Belgian Research Action through Interdisciplinary Networks (BRAIN-be)

Funded by the Belgian federal government to the tune of €18 million a year, BRAIN-be is a research framework programme aimed at aligning research potential with societal needs and at supporting the scientific potential of federal research institutions. This multi-year programme has 6 research focuses: ecosystems and biodiversity; geosystems and climate; cultural, historic and scientific heritage; federal public strategies; major societal challenges; and collections management. BRAIN-be supports 2- or 4-year network projects, and pioneering projects lasting a maximum of 2 years.

The BRAIN-be programme currently supports 15 ULB research projects:

3rd call for projects - 2014


Living close to green spaces and water is often associated with better health. But is the proximity of such spaces the sole factor positively influencing health? The aim of this project is to study the effects that living close to a green space - parks, gardens - or water - a lake or river - have on morbidity and health in Belgium. The many different types of such spaces and their geographical distribution, including such aspects as accessibility, will be considered, comparing them with air and noise pollution aspects

On the basis of official census data, information on diseases and mortality rates, age groups and socio-economic and socio-cultural factors, the researchers will look into whether there are any links allowing us to improve our knowledge on the relationships between green spaces, air quality, noise and health, thereby providing recommendations for designing such spaces.

Coordinated by the KULeuven, this project brings together teams from the ULB - Catherine Bouland, Research Centre for Environmental and Occupational Health, School of Public Health -, the UCL, the UH, the VUB and the ISP.


The starting point of this project is the wish to map the history of migration phenomena on the basis of a set of archives rich in material but as yet little explored: the 150,000 individual case files of foreigners drawn up by Belgium's Sûreté Publique between 1840 and 1890. Following a quantitative macro-study, research will move to a micro-level, looking at the migrants themselves.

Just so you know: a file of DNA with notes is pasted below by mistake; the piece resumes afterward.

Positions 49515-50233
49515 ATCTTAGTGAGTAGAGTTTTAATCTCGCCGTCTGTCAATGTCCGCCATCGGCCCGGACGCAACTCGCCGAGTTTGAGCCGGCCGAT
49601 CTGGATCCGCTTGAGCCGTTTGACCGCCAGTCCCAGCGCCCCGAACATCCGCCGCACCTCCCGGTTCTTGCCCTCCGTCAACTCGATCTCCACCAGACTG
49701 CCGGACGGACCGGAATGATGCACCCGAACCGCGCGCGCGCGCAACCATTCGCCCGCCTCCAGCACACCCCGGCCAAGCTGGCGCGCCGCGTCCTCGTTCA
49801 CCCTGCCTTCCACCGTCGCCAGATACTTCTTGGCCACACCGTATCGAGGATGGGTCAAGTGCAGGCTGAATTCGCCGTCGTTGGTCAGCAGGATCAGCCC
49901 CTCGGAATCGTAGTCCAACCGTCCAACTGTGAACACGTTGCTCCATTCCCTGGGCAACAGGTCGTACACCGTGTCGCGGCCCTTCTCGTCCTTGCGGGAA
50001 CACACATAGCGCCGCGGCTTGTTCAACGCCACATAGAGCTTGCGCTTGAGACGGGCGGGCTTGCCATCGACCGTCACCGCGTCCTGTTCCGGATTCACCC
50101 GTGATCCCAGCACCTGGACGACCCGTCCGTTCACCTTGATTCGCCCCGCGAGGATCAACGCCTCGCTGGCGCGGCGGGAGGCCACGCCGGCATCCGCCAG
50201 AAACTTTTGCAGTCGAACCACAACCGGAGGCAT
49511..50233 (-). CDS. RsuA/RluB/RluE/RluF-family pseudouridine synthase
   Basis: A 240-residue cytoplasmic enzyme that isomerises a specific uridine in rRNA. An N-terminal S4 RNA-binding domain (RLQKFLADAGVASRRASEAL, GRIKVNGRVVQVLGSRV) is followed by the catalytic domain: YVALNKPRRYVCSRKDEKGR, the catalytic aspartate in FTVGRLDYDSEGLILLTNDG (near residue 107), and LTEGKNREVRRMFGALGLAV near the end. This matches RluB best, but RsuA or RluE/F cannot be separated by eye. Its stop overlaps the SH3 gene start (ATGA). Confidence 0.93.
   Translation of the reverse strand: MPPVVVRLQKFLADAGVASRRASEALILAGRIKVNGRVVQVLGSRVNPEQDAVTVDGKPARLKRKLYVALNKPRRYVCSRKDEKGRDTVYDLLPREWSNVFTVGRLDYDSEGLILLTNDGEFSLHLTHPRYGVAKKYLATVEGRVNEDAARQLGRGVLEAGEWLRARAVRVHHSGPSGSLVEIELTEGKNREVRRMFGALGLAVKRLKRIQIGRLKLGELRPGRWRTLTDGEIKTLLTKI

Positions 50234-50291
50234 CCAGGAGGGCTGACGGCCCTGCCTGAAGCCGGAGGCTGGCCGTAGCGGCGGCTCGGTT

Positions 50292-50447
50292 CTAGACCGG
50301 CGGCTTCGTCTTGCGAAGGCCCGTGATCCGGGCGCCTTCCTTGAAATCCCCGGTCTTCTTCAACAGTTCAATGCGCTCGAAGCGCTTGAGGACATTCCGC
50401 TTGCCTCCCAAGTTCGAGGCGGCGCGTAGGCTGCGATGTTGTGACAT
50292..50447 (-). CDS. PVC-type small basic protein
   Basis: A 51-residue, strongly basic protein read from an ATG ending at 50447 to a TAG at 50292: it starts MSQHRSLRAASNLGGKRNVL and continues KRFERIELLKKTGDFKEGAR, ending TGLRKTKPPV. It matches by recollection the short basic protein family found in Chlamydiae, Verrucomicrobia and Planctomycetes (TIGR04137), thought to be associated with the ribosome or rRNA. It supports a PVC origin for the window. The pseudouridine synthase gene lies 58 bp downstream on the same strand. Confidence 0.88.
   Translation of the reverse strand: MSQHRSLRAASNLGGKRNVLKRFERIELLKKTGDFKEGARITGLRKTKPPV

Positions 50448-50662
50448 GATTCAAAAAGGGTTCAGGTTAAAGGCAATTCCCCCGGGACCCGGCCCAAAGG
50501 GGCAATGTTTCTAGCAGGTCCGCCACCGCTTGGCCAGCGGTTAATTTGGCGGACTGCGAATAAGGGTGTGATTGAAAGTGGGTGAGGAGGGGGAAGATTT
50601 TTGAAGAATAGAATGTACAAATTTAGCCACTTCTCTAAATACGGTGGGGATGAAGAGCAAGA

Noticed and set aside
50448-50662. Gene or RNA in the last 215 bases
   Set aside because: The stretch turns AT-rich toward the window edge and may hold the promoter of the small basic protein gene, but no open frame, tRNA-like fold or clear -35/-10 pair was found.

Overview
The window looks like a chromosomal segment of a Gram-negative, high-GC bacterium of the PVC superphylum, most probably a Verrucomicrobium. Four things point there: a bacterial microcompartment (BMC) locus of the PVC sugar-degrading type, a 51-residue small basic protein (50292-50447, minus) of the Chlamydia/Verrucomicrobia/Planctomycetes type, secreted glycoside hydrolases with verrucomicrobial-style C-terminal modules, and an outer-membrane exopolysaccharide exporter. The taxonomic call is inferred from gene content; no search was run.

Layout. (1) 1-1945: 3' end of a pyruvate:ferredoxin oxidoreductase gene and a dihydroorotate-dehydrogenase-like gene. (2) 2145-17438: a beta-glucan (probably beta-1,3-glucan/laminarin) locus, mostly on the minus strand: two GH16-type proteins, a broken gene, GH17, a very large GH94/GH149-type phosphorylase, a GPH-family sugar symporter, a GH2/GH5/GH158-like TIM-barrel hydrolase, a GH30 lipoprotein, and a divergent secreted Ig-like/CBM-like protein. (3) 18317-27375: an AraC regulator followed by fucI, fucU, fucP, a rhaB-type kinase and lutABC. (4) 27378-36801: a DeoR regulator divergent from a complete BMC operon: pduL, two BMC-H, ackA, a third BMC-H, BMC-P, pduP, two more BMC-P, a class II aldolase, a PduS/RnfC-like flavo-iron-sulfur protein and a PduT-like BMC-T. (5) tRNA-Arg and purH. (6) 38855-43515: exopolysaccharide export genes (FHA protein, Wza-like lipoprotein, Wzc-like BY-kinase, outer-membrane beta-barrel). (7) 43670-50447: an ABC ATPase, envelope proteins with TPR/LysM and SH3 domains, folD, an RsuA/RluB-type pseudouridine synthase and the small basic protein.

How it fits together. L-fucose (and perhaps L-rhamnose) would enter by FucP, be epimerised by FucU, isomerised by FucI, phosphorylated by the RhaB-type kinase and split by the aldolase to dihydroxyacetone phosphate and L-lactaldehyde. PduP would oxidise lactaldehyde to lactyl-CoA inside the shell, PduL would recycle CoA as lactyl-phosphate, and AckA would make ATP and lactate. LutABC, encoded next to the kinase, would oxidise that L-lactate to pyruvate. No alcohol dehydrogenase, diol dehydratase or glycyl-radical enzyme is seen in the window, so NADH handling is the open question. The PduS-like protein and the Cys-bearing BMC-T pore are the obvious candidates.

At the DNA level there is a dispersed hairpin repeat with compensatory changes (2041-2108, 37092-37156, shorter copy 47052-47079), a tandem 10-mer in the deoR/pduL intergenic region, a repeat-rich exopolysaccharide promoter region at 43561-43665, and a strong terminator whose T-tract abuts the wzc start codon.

Three categories of migrants have been singled out - excluded people, sailors and "knowledge workers" (researchers, technicians, students) - with a view to establishing their trajectories and networks. The goal is to assess the attitude - repressive or accommodating - of the Belgian State and its administration towards this growing "Europe on the move" in a context of heightened industrial rivalry. A further goal is to understand the mechanisms behind the demarcation of what was "national" and what was "foreign" by those directly subject to its effects - and not solely by those making this distinction.

Coordinated by the VUB, the project includes a team from the ULB - Kenneth Bertrams, Modern and Contemporary Worlds, Faculty of Philosophy and Letters.


This project will be developing a digital database allowing Belgian judicial archives pertaining to war crimes, genocide and crimes against humanity to be identified, described and digitised. It will focus on documents produced by Belgian courts in post-conflict legal proceedings in the period 1914 - 2014. Though these archives constitute a unique documentary heritage, they are often not well-known and difficult to access.

The goal of the project is to produce a lasting, multidisciplinary search tool. Its aim is to include these files in a dynamic, interlinked and international archiving system, and to contribute to the planned database of the International Criminal Court, making these collections available online beyond Belgian borders.